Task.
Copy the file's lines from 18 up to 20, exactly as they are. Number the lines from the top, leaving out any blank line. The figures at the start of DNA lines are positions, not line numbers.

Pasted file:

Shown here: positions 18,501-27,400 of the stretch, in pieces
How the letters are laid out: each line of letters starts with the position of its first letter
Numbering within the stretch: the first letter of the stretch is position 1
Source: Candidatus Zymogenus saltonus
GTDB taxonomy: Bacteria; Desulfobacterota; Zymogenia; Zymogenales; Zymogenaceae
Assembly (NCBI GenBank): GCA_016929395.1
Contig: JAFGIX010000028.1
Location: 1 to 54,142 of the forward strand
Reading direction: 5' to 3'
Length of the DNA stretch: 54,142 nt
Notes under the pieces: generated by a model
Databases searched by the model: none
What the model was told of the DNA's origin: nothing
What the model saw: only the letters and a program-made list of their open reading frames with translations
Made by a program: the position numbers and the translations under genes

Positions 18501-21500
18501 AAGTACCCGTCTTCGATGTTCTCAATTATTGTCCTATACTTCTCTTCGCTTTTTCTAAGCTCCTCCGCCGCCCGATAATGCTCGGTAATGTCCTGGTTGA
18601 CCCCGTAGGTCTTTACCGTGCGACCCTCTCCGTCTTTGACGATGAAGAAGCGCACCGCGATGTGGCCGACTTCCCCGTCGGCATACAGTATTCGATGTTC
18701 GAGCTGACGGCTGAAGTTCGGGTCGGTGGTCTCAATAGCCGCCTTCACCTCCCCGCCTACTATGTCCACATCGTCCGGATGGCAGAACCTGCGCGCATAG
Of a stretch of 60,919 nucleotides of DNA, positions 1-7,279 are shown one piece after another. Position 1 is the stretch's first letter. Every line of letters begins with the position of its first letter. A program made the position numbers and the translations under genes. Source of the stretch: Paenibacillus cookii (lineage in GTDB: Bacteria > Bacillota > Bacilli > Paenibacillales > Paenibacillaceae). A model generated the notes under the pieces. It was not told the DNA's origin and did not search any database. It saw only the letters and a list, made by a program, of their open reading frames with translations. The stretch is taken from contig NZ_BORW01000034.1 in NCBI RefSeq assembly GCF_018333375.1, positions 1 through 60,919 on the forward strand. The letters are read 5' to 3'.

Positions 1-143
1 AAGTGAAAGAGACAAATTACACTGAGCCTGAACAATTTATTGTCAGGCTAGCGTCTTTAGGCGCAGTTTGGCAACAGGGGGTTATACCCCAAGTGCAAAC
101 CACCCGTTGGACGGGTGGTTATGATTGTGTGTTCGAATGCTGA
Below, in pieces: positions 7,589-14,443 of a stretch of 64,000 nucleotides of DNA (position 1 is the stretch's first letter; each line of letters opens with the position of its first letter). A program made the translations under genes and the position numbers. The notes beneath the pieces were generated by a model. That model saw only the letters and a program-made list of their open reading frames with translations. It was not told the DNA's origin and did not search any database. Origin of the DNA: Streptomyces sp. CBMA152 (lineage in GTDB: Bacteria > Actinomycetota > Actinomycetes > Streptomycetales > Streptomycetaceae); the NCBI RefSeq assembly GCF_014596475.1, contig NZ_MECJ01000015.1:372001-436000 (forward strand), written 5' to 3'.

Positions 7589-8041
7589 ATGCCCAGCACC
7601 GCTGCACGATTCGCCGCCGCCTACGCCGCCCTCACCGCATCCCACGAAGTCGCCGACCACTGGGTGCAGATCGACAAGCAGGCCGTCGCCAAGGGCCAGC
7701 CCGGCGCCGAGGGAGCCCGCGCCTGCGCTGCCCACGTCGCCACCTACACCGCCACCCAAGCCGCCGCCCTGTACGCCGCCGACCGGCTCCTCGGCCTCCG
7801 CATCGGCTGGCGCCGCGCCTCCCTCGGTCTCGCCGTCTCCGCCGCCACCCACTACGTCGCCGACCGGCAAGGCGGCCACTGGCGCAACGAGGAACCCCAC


18601 CCCCGTAGGTCTTTACCGTGCGACCCTCTCCGTCTTTGACGATGAAGAAGCGCACCGCGATGTGGCCGACTTCCCCGTCGGCATACAGTATTCGATGTTC
18701 GAGCTGACGGCTGAAGTTCGGGTCGGTGGTCTCAATAGCCGCCTTCACCTCCCCGCCTACTATGTCCACATCGTCCGGATGGCAGAACCTGCGCGCATAG
Of a stretch of 60,919 nucleotides of DNA, positions 1-7,279 are shown one piece after another. Position 1 is the stretch's first letter. Every line of letters begins with the position of its first letter. A program made the position numbers and the translations under genes. Source of the stretch: Paenibacillus cookii (lineage in GTDB: Bacteria > Bacillota > Bacilli > Paenibacillales > Paenibacillaceae). A model generated the notes under the pieces. It was not told the DNA's origin and did not search any database. It saw only the letters and a list, made by a program, of their open reading frames with translations. The stretch is taken from contig NZ_BORW01000034.1 in NCBI RefSeq assembly GCF_018333375.1, positions 1 through 60,919 on the forward strand. The letters are read 5' to 3'.